Muharram, the first month of the Islamic (lunar) calendar, coinciding this year with the seventh month of Persian calendar and October in Christian calendar is the month of mourning for most Shi’ite believers in Iran. Thousands of men and women participate in a series of commemorative mourning rituals during the first ten days of Muharram. These rituals often include Tasua’ and Ashura processions, and various forms of the rowzeh khāni (sad story-telling and dirge singing). The most important and popular of these commemorative performances are Ta’ziyeh. During these days, religious people, whether living in rural or urban areas, finance and participate either as performer or spectator in Ta’ziyeh. Ta’ziyeh narrates the epic struggle and tragic martyrdom of Imam Hossein and his 72 companions by the army of Caliph of time (Yazid). Imam Hossein was the 3rd Shi’ite Imam and grandson of Prophet Mohammad, and the event known as Karbala event happened on the plain of Karbala, 96 km southwest of Baghdad, Iraq in 680 CE.
This month, several theatres including Vahdal Hall, City Theatre Complex, and Safagh House of Culture in Tehran stage various Ta’ziyeh plays. Safagh House of Culture, located in Tehran city centre, stages four performances of Ta’ziyeh directed and performed by Aemeh Athār Ta’ziyeh group. Two of these performances narrate the epic martyrdom of sons of Imam Hossein and two other narrate the martyrdom of Hossein’s two loyal companions that happened at noon of Ashura (the 10th day and climax of Karbala event).
Ta’ziyeh stage décor and props are quite minimal and very symbolic. The events are narrated and enacted in a non-chronological way; the scene change is indicated by actors jumping off the stage ring, or they may circle the stage. The musical intervals also show the passage of time.
Costumes are very representational. There’s no historical accuracy, but the color symbolism and ornaments represent the characters and their nature, e.g. villains are dressed in sumptuous red clothes, and protagonists appear in white and green clothes. Male play the role of women. Thus there are several cases of cross-costuming. Ta’ziyeh is rooted in Persian literary tradition, mythology and folk poetry. Commemorating the death or martyrdom of Persian heroes had a long tradition that predates Ta’ziyeh. The most well-known traditions are the unjust killing of Prince Siāvash and the Memorial of Zarir (Yadgār-e-Zariran). In the latter mourning performance, Zarir, a distinguished warrior is martyred in the battle for converting to Zoroastrianism. In all three narratives, Imam Hossein, Siāvash, and Zarir are portrayed as righteous individuals seeking true humanity and free spirit.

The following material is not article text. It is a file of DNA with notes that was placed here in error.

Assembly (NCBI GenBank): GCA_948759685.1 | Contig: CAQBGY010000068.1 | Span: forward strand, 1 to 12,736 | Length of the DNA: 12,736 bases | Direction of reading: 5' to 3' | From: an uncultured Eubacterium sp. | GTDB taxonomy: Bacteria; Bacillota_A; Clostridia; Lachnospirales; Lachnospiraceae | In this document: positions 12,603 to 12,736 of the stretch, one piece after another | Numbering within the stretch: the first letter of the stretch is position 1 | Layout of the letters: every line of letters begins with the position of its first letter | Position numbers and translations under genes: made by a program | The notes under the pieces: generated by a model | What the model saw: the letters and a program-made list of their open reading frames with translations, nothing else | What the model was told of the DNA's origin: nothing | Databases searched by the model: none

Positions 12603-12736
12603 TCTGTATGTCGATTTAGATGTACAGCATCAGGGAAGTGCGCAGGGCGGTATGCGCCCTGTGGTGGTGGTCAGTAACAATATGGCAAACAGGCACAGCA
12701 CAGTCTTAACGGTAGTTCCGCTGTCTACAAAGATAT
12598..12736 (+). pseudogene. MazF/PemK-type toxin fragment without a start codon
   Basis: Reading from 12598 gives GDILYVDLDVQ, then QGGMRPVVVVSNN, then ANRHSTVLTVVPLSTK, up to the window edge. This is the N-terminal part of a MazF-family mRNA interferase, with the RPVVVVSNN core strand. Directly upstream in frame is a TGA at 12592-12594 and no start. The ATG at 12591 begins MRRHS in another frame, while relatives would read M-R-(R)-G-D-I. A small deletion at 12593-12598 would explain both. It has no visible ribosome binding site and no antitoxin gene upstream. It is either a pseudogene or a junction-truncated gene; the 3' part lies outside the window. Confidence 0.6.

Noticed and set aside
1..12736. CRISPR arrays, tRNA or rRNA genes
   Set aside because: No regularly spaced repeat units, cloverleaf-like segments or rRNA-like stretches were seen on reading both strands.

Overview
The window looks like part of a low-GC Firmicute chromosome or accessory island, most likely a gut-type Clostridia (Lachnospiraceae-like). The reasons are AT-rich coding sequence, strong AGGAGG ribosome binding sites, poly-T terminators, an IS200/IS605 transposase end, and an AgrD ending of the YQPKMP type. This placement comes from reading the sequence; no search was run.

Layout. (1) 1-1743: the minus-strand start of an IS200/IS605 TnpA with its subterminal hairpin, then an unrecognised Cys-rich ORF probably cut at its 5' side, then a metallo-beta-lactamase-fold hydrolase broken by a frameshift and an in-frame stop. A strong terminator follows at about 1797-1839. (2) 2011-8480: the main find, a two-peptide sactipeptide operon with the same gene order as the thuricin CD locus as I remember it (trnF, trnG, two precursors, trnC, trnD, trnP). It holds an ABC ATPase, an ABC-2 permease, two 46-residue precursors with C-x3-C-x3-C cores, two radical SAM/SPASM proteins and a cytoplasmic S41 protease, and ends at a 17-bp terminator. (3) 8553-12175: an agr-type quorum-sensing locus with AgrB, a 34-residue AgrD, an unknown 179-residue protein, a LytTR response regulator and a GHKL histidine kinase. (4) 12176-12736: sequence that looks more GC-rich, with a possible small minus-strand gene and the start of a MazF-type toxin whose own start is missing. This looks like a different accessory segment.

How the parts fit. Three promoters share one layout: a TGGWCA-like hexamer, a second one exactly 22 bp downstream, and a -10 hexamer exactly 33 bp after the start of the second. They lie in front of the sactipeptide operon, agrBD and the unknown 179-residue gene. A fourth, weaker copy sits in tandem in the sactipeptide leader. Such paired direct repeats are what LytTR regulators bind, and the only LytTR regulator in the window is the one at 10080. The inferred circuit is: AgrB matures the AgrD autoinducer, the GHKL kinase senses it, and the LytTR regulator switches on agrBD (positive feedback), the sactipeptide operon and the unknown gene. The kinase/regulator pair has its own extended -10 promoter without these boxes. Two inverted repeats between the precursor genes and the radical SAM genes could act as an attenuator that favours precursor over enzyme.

Regardless of their size, all Ta’ziyeh stages that are often built in large halls called husseiniyeh are constructed as theatres-in-the-round. This architecture fosters a strong spectator-performer relationship. Although Ta’ziyeh has strong non-illusionistic conventions, it ends with a moment of such intense sadness that causes the audience weep and sob. Talking about the spectator-performer relationship, the created synergy has huge cathartic effects for Shi’ite devotees. This unique feature of Ta’ziyeh has impressed artists like Peter Brook and Jerzy Grotowski.
In Ta’ziyeh, both vocal and instrumental music are used. Drums, trumpets, flutes, and cymbals. Drum music announces that the troupe has arrived. Next, a fanfare is played while the actors walk into the performance area, and then the performance opens with the pishkhāni, or prologue, which is sung by the chorus who may sing their lines in antiphony (call and response), sometimes rowzeh-khani (sad story-telling and dirge singing) accompanies prologue. This sets the mood and presents a summary of the plot.
Except for contemporary Western-type theatre, Ta’ziyeh is the only serious drama ever developed in the Islamic world. Its golden age was during Qajar dynasty (1789–1925). The Qajar princesses sponsored Ta’ziyeh performers who performed in front of exclusively female spectators. In these performances, all roles were performed by female actors who were storytellers or entertainers. When playing the male roles, they dressed up as men, had makeup and beards and mustaches.
In Iran, the event of Karbala and its artistic presentations have a major position in continuing Shi’ite religious and cultural memory. Although Ta’ziyeh was outlawed during Pahlavi dynasty, today, it is performed throughout Iran, but also in countries with significant communities of Shi’ite Muslims. To it is of utmost importance to preserve and revive the memory of Imam Hossein and his sacrifice, as they intend to follow his famous quote on the day of Ashura, “Every day is Ashura, every land is Karbala.” Ta’ziyeh has socio-political associations, throughout Iranian history, dissident artists and groups have used it as a framework for explicit protest against the dominant rulers.
This post was written by the author in their personal capacity.The opinions expressed in this article are the author’s own and do not reflect the view of The Theatre Times, their staff or collaborators.